2) In this example, the activity A3 is marked as started. This activity does not have steps, so the Physical % Complete can be entered manually. Simply click on the cell and enter the value.
For those activities which have steps (A1 and A2 in this sample), you cannot enter manual values and should use the steps instead (only if you have activated the steps as described in the beginning of this very article). In order to do so, go to the Steps tab of the Details pane after marking the activity as started. Just check the Completed checkboxes of the completed steps.
Physical % Complete for WBS Elements
WBS elements usually roll-up the information of their underlying activities; e.g. the cost of a WBS element is the sum of the costs of its children and its Start is equal to the minimum of the starts of its children. The way each value is rolled-up depends on the type and nature of the value and even some of them do not accept roll-ups by their nature. The Physical % Complete is one of those fields that are not rolled-up, because it’s based on external parameters, unknown to the software, and there is no way of equalizing them and providing a summarization.
The thing you should have in mind is that you are not supposed to use activity percent completes for the WBS elements, even if they have rolled-up values (like Duration % Complete and Units % Complete). The suitable field for this purpose is Performance % Complete which will be discussed in later articles.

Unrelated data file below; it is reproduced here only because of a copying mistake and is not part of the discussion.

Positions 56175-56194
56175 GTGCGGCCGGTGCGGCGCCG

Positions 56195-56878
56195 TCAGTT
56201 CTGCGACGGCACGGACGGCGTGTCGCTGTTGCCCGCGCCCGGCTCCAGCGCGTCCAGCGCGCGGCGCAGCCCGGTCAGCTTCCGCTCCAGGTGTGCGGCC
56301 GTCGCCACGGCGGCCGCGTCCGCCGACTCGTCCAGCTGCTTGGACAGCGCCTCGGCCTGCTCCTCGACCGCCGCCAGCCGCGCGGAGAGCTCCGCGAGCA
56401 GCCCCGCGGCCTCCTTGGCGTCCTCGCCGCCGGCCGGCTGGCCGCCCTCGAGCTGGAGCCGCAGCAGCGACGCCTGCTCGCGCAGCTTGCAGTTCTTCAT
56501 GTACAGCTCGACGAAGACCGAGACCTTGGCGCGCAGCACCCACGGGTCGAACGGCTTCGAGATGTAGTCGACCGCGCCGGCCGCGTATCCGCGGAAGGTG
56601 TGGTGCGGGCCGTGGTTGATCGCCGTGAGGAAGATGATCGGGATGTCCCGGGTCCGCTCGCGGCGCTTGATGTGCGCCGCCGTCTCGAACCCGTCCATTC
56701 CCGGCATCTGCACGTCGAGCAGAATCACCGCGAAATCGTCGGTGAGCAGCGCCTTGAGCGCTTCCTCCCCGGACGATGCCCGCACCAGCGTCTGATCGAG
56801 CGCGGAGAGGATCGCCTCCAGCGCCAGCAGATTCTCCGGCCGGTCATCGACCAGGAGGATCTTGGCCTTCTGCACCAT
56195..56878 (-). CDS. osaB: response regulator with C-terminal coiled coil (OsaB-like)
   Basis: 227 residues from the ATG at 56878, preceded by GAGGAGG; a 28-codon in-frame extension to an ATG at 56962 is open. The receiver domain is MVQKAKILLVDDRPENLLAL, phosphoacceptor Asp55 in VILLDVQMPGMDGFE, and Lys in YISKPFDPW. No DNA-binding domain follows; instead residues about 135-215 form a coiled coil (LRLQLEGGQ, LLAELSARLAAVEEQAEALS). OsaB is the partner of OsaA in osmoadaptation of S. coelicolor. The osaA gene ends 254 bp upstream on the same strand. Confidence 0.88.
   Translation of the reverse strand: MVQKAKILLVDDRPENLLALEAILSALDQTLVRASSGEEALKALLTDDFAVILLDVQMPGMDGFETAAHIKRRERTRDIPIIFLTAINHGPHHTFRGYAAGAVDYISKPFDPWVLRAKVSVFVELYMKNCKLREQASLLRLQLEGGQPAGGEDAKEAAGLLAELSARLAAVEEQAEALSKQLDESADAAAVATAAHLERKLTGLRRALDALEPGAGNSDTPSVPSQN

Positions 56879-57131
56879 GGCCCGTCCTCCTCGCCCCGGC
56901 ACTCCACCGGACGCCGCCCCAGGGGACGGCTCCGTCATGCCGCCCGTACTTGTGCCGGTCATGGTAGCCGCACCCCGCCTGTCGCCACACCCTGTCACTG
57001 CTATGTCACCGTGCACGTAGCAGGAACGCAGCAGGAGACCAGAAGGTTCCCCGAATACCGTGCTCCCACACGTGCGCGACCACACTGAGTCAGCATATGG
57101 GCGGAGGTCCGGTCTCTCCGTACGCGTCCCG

The concept of the Physical % Complete is straightforward. It’s a way of entering manual progresses based on expert judgment or other external factors. These values can be dynamically determined in each control period or follow a predefined set of values (activity steps).
One last thing you should have in mind is that the planned progress, which is provided by the Schedule % Complete and planned value fields, does not incorporate steps and is based on dates and units (see Schedule % Complete article for more information). This can cause some amounts of false variation between your actual progress and planned progress. These variations are usually too little to be taken into consideration. But if you believe they are large for your project or you want to be as precise as possible, you should avoid activity steps and decompose the activity into more simple activities which are possible to be tracked based on duration or units.
An interesting use of Physical % Complete is that you can have appropriate Global Changes in place, which calculate progresses and put them in the field. Suppose you have more than one resource assigned to each activity and are supposed to use one of them for the progress. An appropriate Global Change can calculate the value automatically and enter it in the field. Another example is when you need a Duration Percent Complete similar to that of Microsoft Project, which is based on the At Completion Duration instead of Original Duration. You can have another Global Change to calculate this value and present it as Physical % Complete.